Christopher Schiller, STAY HOME, STAY SAFE & Harry Loney, TOCK. Our reader said, “They both fell down on feasibility, but they both stood out for me because I really enjoyed them.” (Sometimes it really is as simple as that).

These are just a handful of the great scripts we received – and perhaps already you may see why your entry did not make it past the first round, as “feasibility” for no-budget filmmaking teams was key to ensure scripts progressed … If not however, don’t worry: I will be composing an in-depth “look in the spec pile” as usual later in the week, so keep your eyes peeled!

Team LSF are working very hard now to whittle down these longlisted 39 entries a shortlist and our next announcement is just days away. Good luck!

Get The Most Out of Speed Pitching by Jared Kelly

Posted on: September 30th, 2011 by Lucy V Hay 3 Comments

One of the more outstanding elements of the London Screenwriters’ Festival is the Speed Pitching. Whether it’s with agents, producers or both, speed pitching presents the golden opportunity to get your desperate face in front of the creative behemoths and life-changing giants who spend the rest of their year locked behind The Firewall of F*** Off.

There can often be a whisper of negativity and cynicism surrounding these kinds of sessions, especially from those who have participated in similar events and not had any success, but success really boils down to three massively important factors:

1. Have you got something that they want?

2. Can you present it to them in a way that makes them understand what you’re selling?

3. Have you got a snub-nosed .38 pointing at them under the desk when you slide them the “read my script or die” note?

I’ve speed pitched before. I pitched to three producers and it resulted in all requesting to read my work without me having to fire a single shot.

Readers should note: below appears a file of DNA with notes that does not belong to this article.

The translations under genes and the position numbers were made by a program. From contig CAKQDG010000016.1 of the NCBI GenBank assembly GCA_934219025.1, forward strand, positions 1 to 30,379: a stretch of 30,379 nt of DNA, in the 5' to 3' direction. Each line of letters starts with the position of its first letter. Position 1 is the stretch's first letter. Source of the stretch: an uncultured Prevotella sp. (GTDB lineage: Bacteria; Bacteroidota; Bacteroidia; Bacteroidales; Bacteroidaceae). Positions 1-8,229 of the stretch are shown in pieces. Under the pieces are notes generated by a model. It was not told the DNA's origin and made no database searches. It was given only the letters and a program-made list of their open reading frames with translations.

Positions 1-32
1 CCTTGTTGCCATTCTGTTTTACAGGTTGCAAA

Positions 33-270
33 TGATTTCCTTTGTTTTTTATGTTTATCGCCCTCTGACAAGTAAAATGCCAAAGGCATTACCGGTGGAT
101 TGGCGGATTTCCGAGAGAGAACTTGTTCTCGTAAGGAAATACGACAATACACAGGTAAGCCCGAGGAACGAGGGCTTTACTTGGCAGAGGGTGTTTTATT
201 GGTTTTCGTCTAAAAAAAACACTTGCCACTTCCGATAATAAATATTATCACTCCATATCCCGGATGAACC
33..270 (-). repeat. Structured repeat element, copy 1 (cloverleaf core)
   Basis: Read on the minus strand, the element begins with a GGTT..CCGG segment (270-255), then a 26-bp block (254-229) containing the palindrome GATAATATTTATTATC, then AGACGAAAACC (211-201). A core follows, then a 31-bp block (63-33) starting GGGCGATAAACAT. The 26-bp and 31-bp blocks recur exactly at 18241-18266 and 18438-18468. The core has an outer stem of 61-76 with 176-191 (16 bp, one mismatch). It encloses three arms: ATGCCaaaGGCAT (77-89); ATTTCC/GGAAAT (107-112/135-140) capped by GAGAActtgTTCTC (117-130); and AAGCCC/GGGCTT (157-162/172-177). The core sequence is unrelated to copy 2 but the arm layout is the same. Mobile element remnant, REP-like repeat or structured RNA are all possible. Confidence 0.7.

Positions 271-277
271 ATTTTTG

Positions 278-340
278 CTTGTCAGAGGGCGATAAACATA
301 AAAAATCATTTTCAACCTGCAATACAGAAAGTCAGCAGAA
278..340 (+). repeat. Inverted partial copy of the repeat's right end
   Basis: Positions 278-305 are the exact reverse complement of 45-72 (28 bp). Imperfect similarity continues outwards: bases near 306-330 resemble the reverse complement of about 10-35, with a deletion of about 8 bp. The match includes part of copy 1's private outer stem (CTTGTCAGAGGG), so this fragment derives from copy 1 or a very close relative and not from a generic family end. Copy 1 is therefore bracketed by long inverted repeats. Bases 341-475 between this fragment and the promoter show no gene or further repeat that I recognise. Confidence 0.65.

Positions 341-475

The guidelines are very straightforward: research who you’re pitching to, prepare the very best pitch you possibly can, and present it to the best of your ability without ******* your pants. Although the speed pitching sessions lasts five minutes, you really need to be pitching your project in 30 seconds, definitely in under a minute, allowing enough time to chat about your script and work. If you give a confident and succinct pitch, you are more likely to have a confident discussion about that script in the time remaining. If you don’t think you can pitch your project in under a minute, then you won’t be able to pitch it in five. I pitched two projects in each five-minute session and had a relaxed chat about both of them. Two producers requested to read one, the other wanted to read both. It is doable.

You need to strip your story back to basics to cater for the event and also for small attention spans. I guarantee it’s much better to have a brief pitch that leaves questions than a rambling pitch that creates doubt, plus, no matter how well rehearsed you are, the moment you sit in front of Scary Person Who Can Change Your Life, it’s understandable that you will most definitely, unquestionably, without shadow of a doubt, break down and start weeping uncontrollably, so creating a short pitch gives you less words to get wrong and less time to make a complete arse of yourself.

Introduce yourself, include any credits and awards (but leave out criminal records and diseases), thank them for their time and set the scene for your pitch. I said something like, “I’d like to pitch you a low-budget screwball comedy set in contemporary England.” Once you establish those basics they instantly know how to listen to your pitch. You’ve now got under one minute to briefly explain your story plus any business the script has been involved in (placed in any competitions, significant development, etc).

The session is immediately easier once you’ve got over that pants-soiling first hurdle, because then you’ll be fielding questions about a story and characters you should know inside out. Just don’t ramble. Have another longer and looser pitch prepared that expands your opening salvo into a half-page/one-page synopsis. Learn that in the same way and use it to riff back and forth while discussing your film.